Teachers and students celebrated as the last of 185 Bureau of Indian Affairs schools was hooked into the internet on Aug. 23.

“The last roadblock facing Indian children on the Information Superhighway was knocked down today,” Secretary of Interior Gale Norton said. “The president has told us to leave no child behind, and BIA, working with incredible partners, has turned that vision into a reality for teachers, students, and communities throughout Indian Country.”

About 50 students gathered around the computer at the Chichiltah/Jones Ranch Community School on the Navajo Reservation outside of Gallup, N.M.

“We quickly dialed up Disney World,” said Neal McCaleb, assistant secretary for Indian Affairs, who was at the school. “They’re getting around that monitor like bees around honey. … It was an excellent demonstration of bringing them things they only dream about right to their fingertips.”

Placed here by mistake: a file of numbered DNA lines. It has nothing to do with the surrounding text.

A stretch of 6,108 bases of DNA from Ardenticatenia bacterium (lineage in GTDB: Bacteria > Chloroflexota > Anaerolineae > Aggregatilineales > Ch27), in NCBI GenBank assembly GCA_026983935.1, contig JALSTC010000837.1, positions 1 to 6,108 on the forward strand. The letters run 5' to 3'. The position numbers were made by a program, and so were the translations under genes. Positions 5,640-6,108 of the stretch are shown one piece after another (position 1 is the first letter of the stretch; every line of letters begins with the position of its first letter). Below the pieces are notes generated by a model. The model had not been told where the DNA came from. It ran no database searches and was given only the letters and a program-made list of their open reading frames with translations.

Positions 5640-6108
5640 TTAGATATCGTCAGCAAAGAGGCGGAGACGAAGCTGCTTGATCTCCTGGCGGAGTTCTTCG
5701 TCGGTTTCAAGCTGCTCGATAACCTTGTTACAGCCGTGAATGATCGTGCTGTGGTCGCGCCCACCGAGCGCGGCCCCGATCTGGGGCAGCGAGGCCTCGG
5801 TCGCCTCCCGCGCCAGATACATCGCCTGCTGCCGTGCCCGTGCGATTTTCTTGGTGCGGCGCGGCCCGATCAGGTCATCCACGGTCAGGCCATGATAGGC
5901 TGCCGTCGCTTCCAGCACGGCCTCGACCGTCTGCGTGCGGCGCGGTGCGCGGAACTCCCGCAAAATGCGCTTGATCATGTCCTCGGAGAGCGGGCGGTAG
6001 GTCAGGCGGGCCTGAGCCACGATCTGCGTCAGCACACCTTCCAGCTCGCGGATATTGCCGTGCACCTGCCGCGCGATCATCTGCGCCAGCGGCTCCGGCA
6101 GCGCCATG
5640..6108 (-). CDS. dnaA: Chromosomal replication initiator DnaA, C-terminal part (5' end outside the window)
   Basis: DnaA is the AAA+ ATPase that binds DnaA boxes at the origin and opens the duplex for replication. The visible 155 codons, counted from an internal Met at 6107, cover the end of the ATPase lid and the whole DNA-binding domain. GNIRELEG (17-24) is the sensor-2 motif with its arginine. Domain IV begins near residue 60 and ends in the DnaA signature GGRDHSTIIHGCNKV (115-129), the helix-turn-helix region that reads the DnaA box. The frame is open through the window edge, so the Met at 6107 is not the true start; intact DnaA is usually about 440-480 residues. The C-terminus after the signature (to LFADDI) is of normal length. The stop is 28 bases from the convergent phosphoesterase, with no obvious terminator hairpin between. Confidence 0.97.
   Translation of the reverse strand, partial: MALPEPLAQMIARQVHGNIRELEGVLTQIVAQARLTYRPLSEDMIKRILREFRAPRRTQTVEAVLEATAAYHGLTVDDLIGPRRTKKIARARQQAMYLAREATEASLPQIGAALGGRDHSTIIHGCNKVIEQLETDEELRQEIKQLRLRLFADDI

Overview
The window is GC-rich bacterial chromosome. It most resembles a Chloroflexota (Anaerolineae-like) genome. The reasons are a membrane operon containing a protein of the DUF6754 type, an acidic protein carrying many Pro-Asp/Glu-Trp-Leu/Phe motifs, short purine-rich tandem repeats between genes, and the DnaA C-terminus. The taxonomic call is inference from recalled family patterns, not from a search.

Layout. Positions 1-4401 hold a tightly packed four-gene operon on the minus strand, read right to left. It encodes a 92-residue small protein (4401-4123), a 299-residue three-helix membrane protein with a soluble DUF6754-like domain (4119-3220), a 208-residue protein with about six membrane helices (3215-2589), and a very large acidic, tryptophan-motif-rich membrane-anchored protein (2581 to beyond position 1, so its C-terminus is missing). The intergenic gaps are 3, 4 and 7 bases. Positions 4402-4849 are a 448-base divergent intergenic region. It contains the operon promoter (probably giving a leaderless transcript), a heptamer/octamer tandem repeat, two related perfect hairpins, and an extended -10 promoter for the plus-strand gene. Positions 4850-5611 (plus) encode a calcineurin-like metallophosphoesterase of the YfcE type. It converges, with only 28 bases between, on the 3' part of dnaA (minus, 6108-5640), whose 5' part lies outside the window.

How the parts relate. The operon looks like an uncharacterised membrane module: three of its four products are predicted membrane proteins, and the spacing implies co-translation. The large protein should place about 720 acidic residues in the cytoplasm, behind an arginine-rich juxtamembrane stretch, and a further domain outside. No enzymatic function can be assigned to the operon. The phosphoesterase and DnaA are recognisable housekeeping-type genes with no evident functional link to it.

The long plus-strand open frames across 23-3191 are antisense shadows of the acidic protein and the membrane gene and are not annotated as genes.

The school was the last of four given internet access that week. The others were Winslow Dormitory, Winslow, Ariz.; Baca Community School, Prewitt, N.M.; and Jicarilla Dormitory, in Dulce, N.M.

BIA created the Across Native America project with the goal of bringing online all 185 elementary and secondary schools, serving 50,000 students, many in remote locations.

The U.S. Geological Survey provided engineering and networking expertise; Microsoft, Intel, and ProjectNeat provided hardware and software, and the universities of Texas and Kansas developed education content and training for teachers and students.

This past summer, 50 teachers from BIA schools received training at Laguna Pueblo through Intel’s “Teach to the Future” program. Each teacher will train at least 10 of their co-workers in how to connect technology with instruction.